Bob Boldt has been both a plan sponsor and a money manager during his 30-year career, excellent preparation for his current job as CEO, CIO and president of the University of Texas Investment Management Co., a hybrid entity. Created in March 1996, UTIMCO is the first external investment corporation formed by a public university system. It invests endowment and operating funds exclusively for UT system entities. A native Texan and a UT system graduate, Mr. Boldt joined UTIMCO in February 2002, after two years at hedge fund manager Pivotal Asset Management, San Francisco. Before that, Mr. Boldt was senior investment officer for global public markets investments for the California Public Employees' Retirement System, Sacramento. Earlier in his career, he was a senior vice president at Fisher Investments, and a portfolio manager and vice president at Scudder Stevens & Clark and other firms. His first career was in electrical engineering. Mr. Boldt spoke to senior reporter Christine Williamson about his goals for UTIMCO and his experiences at a quasi-public fund, including a flap over a new compensation structure.
Q Having been on both sides of the business, which do you prefer?
A The plan sponsor side is fulfilling, especially when you can work for a cause, like I do now, that I happen to believe in as a Texan and as a graduate of the University of Texas. It makes me feel good to do something about an organization I care about, so I like that aspect. I have the ability to look across the asset classes, so I am always learning new things. I tend to be the sort of person who likes that sort of stimulation over a broad area, rather than learning one more piece of information about a narrow subject area.
But then there are some things about the other side that I liked as well. I did enjoy the thrill of the chase of getting a new account and then meeting the expectations of that client. But unfortunately, on the money management side, you're basically looking through a keyhole all the time. You never really see the full impact of what you do for that particular client, because you're only a small part of the total. And you just have to content yourself that you're doing the best job you can in the area of specialization that you've been chosen for. That can be satisfying, but I do enjoy looking at the whole picture.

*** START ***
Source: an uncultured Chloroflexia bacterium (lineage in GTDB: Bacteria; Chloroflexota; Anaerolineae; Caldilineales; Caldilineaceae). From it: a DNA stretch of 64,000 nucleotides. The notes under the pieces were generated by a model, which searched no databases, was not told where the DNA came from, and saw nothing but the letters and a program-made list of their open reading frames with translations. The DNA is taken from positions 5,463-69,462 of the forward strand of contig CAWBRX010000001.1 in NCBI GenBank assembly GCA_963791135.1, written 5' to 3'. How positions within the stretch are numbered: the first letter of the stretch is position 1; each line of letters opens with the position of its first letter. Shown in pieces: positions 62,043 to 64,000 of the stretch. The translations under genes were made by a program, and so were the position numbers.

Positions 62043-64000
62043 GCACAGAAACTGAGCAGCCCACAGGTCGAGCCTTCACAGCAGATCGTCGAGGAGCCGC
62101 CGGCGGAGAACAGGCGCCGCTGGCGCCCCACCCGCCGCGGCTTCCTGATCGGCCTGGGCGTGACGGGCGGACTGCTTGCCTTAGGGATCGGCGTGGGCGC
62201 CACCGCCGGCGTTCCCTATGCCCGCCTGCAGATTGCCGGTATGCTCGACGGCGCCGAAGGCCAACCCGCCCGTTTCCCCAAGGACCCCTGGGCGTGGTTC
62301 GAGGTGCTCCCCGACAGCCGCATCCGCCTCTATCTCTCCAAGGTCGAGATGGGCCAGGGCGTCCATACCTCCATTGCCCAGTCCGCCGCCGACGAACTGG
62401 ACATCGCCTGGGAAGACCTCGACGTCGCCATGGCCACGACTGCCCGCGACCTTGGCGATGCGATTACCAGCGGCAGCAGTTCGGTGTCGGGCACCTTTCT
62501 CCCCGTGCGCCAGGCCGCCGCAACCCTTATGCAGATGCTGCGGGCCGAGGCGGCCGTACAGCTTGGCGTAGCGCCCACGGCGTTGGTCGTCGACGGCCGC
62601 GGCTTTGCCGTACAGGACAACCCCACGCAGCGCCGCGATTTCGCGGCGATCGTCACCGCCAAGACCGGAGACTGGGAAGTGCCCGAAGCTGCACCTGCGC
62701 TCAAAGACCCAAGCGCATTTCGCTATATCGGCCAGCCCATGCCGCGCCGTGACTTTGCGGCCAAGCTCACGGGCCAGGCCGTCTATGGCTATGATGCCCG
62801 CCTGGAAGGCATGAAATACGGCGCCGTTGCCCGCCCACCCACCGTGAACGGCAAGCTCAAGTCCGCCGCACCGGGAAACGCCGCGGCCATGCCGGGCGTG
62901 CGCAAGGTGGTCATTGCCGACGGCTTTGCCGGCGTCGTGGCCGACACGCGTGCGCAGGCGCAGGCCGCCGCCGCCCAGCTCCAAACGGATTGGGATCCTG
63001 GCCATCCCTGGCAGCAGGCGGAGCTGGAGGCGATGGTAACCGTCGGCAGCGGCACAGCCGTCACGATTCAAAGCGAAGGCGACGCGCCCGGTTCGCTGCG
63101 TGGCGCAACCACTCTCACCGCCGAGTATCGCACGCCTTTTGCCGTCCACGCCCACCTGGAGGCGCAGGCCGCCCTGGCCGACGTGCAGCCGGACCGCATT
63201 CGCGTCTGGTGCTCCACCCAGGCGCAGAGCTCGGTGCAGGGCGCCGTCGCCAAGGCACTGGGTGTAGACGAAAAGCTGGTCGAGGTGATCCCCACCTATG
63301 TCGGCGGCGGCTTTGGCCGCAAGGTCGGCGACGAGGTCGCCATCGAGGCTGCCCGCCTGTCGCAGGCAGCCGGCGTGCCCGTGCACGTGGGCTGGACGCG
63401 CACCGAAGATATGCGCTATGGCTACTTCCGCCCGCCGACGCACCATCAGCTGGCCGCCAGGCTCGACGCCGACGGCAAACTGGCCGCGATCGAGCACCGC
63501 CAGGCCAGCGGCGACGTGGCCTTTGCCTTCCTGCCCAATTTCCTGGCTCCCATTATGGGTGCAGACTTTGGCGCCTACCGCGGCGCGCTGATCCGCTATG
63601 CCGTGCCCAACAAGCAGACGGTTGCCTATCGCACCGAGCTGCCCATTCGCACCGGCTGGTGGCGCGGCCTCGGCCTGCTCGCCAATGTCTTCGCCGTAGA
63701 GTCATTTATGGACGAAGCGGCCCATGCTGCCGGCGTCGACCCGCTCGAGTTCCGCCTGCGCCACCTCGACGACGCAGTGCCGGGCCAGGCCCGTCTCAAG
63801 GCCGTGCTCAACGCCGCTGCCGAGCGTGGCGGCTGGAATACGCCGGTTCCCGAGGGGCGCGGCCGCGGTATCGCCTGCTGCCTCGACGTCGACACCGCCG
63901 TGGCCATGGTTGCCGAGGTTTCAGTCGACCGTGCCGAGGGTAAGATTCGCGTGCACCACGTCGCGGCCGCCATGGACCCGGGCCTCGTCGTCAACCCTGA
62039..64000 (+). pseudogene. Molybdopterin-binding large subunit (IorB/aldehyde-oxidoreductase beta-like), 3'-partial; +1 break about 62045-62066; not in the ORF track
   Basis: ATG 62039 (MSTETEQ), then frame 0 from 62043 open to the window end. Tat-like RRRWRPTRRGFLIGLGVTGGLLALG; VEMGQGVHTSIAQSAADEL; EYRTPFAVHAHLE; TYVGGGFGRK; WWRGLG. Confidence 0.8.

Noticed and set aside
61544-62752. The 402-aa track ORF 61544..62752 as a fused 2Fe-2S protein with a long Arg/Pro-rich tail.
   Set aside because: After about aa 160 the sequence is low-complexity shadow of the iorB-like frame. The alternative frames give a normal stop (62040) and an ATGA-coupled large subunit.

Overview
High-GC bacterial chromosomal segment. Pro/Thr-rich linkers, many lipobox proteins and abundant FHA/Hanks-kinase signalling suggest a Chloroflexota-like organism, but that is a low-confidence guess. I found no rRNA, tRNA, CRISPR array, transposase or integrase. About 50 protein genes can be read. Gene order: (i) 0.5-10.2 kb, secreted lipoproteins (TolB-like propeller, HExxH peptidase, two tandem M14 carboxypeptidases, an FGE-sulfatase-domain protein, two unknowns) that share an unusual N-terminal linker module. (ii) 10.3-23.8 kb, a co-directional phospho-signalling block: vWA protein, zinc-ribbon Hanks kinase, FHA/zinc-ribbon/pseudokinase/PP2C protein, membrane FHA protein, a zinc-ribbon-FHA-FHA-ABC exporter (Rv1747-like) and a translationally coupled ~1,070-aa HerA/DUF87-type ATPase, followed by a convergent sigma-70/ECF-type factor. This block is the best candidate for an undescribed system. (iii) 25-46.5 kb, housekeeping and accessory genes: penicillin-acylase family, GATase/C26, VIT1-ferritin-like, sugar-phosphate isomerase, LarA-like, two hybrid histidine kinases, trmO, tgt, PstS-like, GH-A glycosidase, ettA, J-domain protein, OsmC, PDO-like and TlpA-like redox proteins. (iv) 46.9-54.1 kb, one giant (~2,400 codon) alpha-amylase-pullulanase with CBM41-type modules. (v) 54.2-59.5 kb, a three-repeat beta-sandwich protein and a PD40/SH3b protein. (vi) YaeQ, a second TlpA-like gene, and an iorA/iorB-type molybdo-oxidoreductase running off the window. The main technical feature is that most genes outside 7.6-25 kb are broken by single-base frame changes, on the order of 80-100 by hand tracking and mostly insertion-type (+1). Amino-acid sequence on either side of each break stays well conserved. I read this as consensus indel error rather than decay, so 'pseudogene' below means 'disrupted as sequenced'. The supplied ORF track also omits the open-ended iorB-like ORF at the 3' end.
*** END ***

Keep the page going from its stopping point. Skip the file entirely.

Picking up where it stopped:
Q Does UTIMCO think of itself more as a private company or as a public fund?
A Well, clearly, we are managing public assets. UTIMCO itself is a private 501(c)(3) corporation (a charitable non-profit organization). And so some aspects of what we do are like a private situation, and others are very much like a public. But at the end of the day, it's public money, so we can't do some things here that, for example, my friend Jack Meyer (president and chief executive officer of Harvard Management) can do at Harvard. They don't necessarily have to disclose things that we disclose. They don't have some of the restrictions we do because the Legislature meets a half-mile from here. So while we're a private entity, we really operate in the public space.
In many ways, UTIMCO is every bit as, and in some cases, more political than CalPERS, which is kind of surprising. I always thought that CalPERS was the ultimate in political organization.
Q How do you manage the political flare-ups?
A We have three primary objectives here at UTIMCO. (Those are: Earn at least $200 million per year above the plan's benchmark through active management; become one of the five best-managed endowments in the United States; and provide full client satisfaction.)
Anything that moves us forward on those three goals gets my priority. For example, the (new) compensation structure got my priority because we need that to achieve all of those goals. So I spend a lot of time on these issues, but I try to isolate other staff members from them. For example, I try to keep the managing directors in charge of managing the investment areas focused on the investment side. We can't all be out fighting political fires.